syn.directive.array_reshape - 2023.2 English

Vitis High-Level Synthesis User Guide (UG1399)

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2023.2 English


Important: syn.directive.array_partition and syn.directive.array_reshape are not supported for M_AXI Interfaces on the top-level function. Instead you can use the hls::vector data types as described in Vector Data Types.

syn.directive.array_reshape combines array partitioning with vertical array mapping to create a single new array with fewer elements but wider words.

The syn.directive.array_reshape command has the following features:

  • Splits the array into multiple arrays (like syn.directive.array_partition).
  • Automatically recombine the arrays vertically to create a new array with wider words.


syn.directive.array_reshape=[OPTIONS] <location> <array>
  • <location> is the location (in the format function[/label]) that contains the array variable.
  • <array> is the array variable to be reshaped.


Specifies which dimension of the array is to be partitioned.
  • The dimension is relevant for multidimensional arrays only.
  • If a value of 0 is used, all dimensions are partitioned with the specified options.
  • Any other value partitions only that dimension. For example, if a value 1 is used, only the first dimension is partitioned.
  • block reshaping creates smaller arrays from consecutive blocks of the original array. This effectively splits the array into N equal blocks where N is the integer defined by the -factor option and then combines the N blocks into a single array with word-width*N. The default is complete.
  • cyclic reshaping creates smaller arrays by interleaving elements from the original array. For example, if -factor 3 is used, element 0 is assigned to the first new array, element 1 to the second new array, element 2 is assigned to the third new array, and then element 3 is assigned to the first new array again. The final array is a vertical concatenation (word concatenation, to create longer words) of the new arrays into a single array.
  • complete reshaping decomposes the array into temporary individual elements and then recombines them into an array with a wider word. For a one-dimension array this is equivalent to creating a very-wide register (if the original array was N elements of M bits, the result is a register with N*M bits). This is the default.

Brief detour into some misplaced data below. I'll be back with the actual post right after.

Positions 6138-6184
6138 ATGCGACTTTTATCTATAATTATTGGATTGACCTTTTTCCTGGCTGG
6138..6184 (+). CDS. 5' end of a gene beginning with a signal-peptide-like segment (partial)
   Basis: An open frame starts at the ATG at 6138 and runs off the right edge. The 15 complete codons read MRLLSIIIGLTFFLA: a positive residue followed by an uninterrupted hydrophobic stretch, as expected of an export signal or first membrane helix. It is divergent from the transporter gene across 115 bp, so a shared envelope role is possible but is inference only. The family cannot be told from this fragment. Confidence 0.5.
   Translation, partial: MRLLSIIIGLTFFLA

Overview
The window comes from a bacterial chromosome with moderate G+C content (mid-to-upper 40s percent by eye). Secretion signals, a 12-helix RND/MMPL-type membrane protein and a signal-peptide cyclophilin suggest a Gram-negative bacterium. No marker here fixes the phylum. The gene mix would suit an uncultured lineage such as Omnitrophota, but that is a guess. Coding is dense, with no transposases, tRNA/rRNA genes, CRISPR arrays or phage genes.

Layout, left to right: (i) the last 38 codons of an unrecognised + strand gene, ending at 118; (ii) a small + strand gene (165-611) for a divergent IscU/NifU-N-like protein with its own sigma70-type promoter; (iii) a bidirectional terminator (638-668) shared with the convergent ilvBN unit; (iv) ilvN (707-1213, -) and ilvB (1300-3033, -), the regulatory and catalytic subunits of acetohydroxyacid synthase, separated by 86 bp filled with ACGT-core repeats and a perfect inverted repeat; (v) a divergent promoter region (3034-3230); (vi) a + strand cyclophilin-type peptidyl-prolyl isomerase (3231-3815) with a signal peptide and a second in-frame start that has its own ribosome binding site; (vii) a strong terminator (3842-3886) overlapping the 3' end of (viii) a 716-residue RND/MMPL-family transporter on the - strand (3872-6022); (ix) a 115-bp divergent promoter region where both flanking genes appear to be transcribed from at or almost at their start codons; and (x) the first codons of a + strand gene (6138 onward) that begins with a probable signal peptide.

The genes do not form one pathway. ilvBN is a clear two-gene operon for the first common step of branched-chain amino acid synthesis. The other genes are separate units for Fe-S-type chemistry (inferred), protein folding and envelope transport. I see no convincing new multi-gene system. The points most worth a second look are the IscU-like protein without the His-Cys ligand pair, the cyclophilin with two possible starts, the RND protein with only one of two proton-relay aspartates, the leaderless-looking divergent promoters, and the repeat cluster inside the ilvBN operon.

Used for block or cyclic partitioning only, this option specifies the number of smaller arrays that are to be created.
Note: Relevant for container arrays only.
Applies reshape on the objects within the container. If the option is specified, all dimensions of the objects will be reshaped, but all dimensions of the container will be kept.
Disables the ARRAY_RESHAPE feature for the specified variable.

Example 1

Reshapes 8-bit array AB[17] in function func into a new 32-bit array with five elements.

Because four is not an integer factor of 17:

  • Index 17 of the array, AB[17], is in the lower eight bits of the reshaped fifth element.
  • The upper eight bits of the fifth element are unused.
syn.directive.array_reshape=type=block factor=4 func AB

Partitions array AB[6][4] in function func, into a new array of dimension [6][2], in which dimension 2 is twice the width.

syn.directive.array_reshape=type=block factor=2 dim=2 func AB

Reshapes 8-bit array AB[4][2][2] in function func into a new single element array (a register), 4*2*2*8 (= 128)-bits wide.

syn.directive.array_reshape=type=complete dim=0 func AB

Example 2

Reshaped arrays can be addressed in your code by the new structure of the array, as shown in the following code example. When using the following directive:
syn.directive.array_reshape=top b type=complete dim=0

The code can be structured as follows:

struct SS
  int x[N];
  int y[N];
int top(SS *a, int b[4][6], SS &c) {...}

And the array interface defined as:
syn.directive.interface=mode=ap_memory top b[0]